GERRY ANDERSON ENTERTAINMENT ruled children's TV in the 1960s and 1970s, with series after series, all achieving great popularity. Above, the Mole, from the all-time classic, Thunderbirds.
Forward sweep wing was an unusual feature of Thunderbird 2. It's been tried a few times with real aircraft, but materials technology has not yet been advanced enough to make it a production possibility.
The model (below) to about 1:200 scale, shows a neat diorama launch pad. Good as it looks, I can't help feeling it's time we saw some of these T-Birds presented in different markings. For example, it would be good to see a United Nations-sponsored version, painted white with blue UN flags.
Nifty little Fireball XL-5 (below) on its launch rail, propelled by two rockets, with not-so-convincing smoke trails.
Incidentally, a recent infographic we saw marked the XL-5 with a top speed of 24C - 24 times light speed. Does anyone know if this figure actually fits into the Fireball XL-5 fictional universe?
Simulated landing rocket smoke marked the Thunderbird 1 model (below right) from others at the show. It looked surprisingly realistic. The sand-painted Thunderbird 2 at left looks ready to receive its standard green finish.
Studio 2 Models have been showing this Skydiver (above) from the UFO series at various shows. And quite right too - it's a very impressive piece of model making.
Skydiver was designed, like many other Anderson craft, by Derek Meddings. As conceived, the front section is designed to break away as a supersonic mini-fighter plane (below) called Sky-1. In fact, there were four Skydivers in the series, but Number One featured the most.
A neatly detailed figure sits inside Sky-1's cockpit.
Pilot entry was through Sky-1's rear hatch, shown (below) by Mamas Pitsillis of Studio 2 Models.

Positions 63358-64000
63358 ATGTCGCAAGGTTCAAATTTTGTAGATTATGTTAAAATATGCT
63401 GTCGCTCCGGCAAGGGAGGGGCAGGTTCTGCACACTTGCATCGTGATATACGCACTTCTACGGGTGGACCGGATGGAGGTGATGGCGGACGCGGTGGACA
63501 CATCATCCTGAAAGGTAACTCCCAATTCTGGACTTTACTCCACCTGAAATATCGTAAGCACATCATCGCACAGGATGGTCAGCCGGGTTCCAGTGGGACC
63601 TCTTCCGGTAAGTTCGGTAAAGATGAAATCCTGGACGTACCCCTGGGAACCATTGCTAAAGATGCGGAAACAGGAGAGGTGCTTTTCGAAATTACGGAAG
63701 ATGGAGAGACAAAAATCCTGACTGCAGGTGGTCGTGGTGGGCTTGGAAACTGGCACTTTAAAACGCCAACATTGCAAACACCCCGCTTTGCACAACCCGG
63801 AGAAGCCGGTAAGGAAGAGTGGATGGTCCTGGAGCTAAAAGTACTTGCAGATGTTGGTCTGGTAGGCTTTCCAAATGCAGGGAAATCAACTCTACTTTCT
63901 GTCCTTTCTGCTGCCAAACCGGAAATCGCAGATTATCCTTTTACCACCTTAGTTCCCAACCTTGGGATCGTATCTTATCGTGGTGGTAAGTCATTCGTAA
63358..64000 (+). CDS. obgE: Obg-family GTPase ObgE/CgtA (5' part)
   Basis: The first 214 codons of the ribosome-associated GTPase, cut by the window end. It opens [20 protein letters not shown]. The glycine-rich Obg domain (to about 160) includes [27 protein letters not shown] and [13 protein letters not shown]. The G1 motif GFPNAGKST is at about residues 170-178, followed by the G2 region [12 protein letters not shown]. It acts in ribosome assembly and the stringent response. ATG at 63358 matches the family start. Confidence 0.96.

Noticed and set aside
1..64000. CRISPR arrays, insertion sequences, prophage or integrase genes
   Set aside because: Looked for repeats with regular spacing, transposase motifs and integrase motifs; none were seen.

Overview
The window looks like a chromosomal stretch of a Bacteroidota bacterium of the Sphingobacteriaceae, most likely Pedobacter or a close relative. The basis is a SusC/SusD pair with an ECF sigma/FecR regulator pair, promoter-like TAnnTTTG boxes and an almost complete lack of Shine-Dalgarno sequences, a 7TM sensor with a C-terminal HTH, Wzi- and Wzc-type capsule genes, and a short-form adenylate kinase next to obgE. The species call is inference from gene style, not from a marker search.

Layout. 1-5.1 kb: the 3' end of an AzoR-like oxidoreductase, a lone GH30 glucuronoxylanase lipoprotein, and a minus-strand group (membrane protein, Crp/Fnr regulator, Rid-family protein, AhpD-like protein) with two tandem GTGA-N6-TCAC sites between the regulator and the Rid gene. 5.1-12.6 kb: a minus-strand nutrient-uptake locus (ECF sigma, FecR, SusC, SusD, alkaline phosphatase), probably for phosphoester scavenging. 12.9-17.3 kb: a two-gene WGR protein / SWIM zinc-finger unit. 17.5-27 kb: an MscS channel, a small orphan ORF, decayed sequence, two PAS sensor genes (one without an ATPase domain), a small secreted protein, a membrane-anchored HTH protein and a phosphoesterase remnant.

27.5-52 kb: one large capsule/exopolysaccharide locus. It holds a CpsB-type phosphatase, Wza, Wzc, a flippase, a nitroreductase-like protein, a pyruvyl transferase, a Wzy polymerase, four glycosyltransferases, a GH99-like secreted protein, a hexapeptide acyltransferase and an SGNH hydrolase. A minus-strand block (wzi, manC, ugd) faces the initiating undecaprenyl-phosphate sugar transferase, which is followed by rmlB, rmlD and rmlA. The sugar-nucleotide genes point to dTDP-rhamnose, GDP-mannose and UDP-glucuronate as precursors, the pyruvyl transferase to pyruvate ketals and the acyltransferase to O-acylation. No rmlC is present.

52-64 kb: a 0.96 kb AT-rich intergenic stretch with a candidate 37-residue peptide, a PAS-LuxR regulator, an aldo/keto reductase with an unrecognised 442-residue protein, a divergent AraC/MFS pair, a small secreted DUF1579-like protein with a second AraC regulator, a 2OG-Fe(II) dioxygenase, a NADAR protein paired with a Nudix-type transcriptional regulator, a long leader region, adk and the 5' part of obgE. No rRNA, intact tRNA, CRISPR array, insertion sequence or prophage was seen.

This smaller Sky-1 (below) was shown on another stand, finished and presented in a neat diorama display.
Fireball XL5 (above, below) modelled to around 1:48 scale. The bullet shaped design is very evocative of this era, which was well before the angular style that took off with movies such as Star Wars.
Stingray (above, below) was one of the earliest Anderson TV series, and is of course, the name for the eponymous super-sub.
The bad guys moved around the oceans in the Terrorfish (below). It was a cute design, if not very hydrodynamic.
The famed Eagle transporter from Space 1999 has become a classic design, and looks as good today as when the TV series first aired in 1975.
Is this the biggest Eagle model ever made?
Detail view shows the great care and craftsmanship that went into the build.
The split front windows became something of a hallmark for the various craft featured in Space 1999. Not so the alien saucer from UFO.
What could be nicer than Lady Penelope's FAB 1 Rolls-Royce? Maybe a modernised Ford version? Click here to see the redesign in a video we shot a while back.
Radio control and electric power gave this UFO Shadomobile a decent turn of speed. See it in action in the Smallspace 4 video.
Keep watching for news of Starcruiser, an Anderson series that existed in picture strip form and as an Airfix kit. It's coming back soon, with books and more.